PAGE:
B. Disparate Treatment Gender Discrimination
Gaujacq asserts that EDF violated Title VII and the DCHRA and that Nadal violated the DCHRA by discriminating against her based on her sex.*fn5 Defendants argue that their actions in regards to Gaujacq were for legitimate and non-discriminatory reasons and that Gaujacq has failed to produce any evidence tending to show that their actions were motivated by consideration of Gaujacq's sex. Gaujacq rejoins that defendants' reasons and explanations are pretextual.
Title VII of the Civil Rights Act makes it "an unlawful employment practice for an employer . . . to discriminate against any individual with respect to his compensation, terms, conditions, or privileges of employment, because of such individual's race, color, religion, sex, or national origin." 42 U.S.C. § 2000e-2(a)(1). When a motion for summary judgment is filed in a Title VII case brought by a plaintiff who claims that she was a victim of disparate treatment, the motion is analyzed in accordance with the procedural framework established in McDonnell Douglas Corp. v. Green, 411 U.S. 792, 802-04 (1973). Brady v. Office of Sergeant at Arms, 520 F.3d 490, 493-94 (D.C. Cir. 2008).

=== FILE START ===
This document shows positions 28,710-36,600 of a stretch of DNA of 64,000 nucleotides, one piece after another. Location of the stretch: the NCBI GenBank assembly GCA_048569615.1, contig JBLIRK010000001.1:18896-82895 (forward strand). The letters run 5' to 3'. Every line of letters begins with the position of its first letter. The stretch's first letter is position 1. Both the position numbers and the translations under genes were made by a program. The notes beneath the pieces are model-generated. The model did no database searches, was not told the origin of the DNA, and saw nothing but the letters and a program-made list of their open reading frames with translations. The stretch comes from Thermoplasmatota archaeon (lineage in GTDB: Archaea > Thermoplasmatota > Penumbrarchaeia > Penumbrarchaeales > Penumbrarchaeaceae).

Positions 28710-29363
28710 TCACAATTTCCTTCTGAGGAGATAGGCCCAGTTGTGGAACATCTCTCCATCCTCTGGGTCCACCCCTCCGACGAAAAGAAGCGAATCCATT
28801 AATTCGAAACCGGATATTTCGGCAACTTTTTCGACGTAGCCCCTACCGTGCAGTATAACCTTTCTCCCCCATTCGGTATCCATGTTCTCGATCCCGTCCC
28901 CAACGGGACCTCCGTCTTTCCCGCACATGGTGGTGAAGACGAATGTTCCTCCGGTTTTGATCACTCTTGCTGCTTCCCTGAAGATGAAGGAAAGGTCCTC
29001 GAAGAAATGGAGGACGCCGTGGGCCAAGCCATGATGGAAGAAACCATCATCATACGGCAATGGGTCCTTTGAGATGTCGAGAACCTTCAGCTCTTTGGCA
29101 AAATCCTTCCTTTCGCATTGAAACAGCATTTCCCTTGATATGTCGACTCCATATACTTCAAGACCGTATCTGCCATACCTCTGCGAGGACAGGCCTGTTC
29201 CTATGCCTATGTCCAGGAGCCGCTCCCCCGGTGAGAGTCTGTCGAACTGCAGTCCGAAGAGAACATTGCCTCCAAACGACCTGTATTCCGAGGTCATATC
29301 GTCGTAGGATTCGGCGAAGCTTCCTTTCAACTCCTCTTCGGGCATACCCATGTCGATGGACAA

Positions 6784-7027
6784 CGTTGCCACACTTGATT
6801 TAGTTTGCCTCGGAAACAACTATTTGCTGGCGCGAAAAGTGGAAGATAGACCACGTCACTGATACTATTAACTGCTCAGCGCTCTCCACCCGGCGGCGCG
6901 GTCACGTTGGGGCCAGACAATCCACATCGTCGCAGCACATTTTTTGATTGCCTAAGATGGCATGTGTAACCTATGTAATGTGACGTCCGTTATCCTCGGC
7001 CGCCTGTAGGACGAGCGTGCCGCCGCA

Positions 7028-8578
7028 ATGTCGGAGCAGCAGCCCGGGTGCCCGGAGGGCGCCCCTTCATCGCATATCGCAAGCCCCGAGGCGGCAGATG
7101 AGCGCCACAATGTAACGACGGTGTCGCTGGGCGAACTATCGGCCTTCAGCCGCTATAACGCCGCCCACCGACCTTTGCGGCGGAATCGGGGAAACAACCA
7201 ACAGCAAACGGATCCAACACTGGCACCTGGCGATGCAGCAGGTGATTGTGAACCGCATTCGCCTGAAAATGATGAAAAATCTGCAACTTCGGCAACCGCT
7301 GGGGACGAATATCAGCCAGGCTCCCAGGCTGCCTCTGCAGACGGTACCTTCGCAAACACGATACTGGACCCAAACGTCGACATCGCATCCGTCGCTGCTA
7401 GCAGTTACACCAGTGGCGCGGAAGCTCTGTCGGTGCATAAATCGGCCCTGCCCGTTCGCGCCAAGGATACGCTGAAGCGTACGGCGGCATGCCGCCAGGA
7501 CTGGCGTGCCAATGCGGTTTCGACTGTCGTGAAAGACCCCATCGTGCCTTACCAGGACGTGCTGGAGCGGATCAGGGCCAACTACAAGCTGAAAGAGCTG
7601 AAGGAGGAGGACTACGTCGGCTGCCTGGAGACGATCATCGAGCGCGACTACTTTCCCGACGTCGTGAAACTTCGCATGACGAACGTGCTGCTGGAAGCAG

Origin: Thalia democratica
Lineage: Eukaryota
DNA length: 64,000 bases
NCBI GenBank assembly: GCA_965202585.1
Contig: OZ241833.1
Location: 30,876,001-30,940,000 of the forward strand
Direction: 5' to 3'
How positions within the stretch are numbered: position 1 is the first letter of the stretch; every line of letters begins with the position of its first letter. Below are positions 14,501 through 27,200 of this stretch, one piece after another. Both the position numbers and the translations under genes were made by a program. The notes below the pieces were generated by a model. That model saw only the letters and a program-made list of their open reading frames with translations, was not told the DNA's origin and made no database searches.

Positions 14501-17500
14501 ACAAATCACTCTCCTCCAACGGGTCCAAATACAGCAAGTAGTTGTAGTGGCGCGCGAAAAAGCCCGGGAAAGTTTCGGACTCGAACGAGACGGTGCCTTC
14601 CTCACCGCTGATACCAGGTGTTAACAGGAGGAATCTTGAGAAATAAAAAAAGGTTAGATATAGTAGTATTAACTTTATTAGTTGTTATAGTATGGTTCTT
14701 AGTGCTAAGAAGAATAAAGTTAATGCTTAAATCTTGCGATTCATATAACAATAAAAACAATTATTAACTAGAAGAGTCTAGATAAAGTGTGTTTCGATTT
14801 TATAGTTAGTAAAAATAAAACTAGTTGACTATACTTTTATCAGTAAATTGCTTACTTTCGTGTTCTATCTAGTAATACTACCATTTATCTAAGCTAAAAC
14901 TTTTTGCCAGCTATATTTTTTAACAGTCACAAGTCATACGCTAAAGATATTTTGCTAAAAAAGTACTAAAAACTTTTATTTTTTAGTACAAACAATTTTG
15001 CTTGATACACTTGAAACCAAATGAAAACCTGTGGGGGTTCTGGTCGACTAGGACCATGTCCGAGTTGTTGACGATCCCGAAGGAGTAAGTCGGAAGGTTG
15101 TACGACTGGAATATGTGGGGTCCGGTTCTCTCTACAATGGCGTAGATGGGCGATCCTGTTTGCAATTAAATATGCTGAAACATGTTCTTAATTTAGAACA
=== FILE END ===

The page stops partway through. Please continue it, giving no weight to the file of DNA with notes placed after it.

The McDonnell Douglas framework consists of a series of shifting burdens. First, the plaintiff must show a prima facie case of discrimination. Then the defendant is required to articulate a legitimate non-discriminatory reason for its employment action. The plaintiff then bears the burden of producing evidence on the basis of which a reasonable jury could conclude that the defendant's proffered reasons are pretextual. McDonnell Douglas, 411 U.S. at 802-03. The D.C. Circuit recently held, however, that the first step of the McDonnell Douglas analysis -- determining whether the plaintiff has established a prima facie case -- is not necessary in cases where the employer offers a legitimate, non-discriminatory reason for making the employment decision contested by the plaintiff. Brady, 520 F.3d at 494 ("In a Title VII disparate-treatment suit where an employee has suffered an adverse employment action and an employer has asserted a legitimate, non-discriminatory reason for the decision, the district court need not -- and should not -- decide whether the plaintiff actually made out a prima facie case under McDonnell Douglas."). Instead, the appropriate inquiry examines whether the plaintiff alleging intentional discrimination has produced sufficient evidence to rebut the employer's asserted "legitimate non-discriminatory reason" for its actions. McDonnell Douglas, 411 U.S. at 802; Brady, 520 F.3d at 494.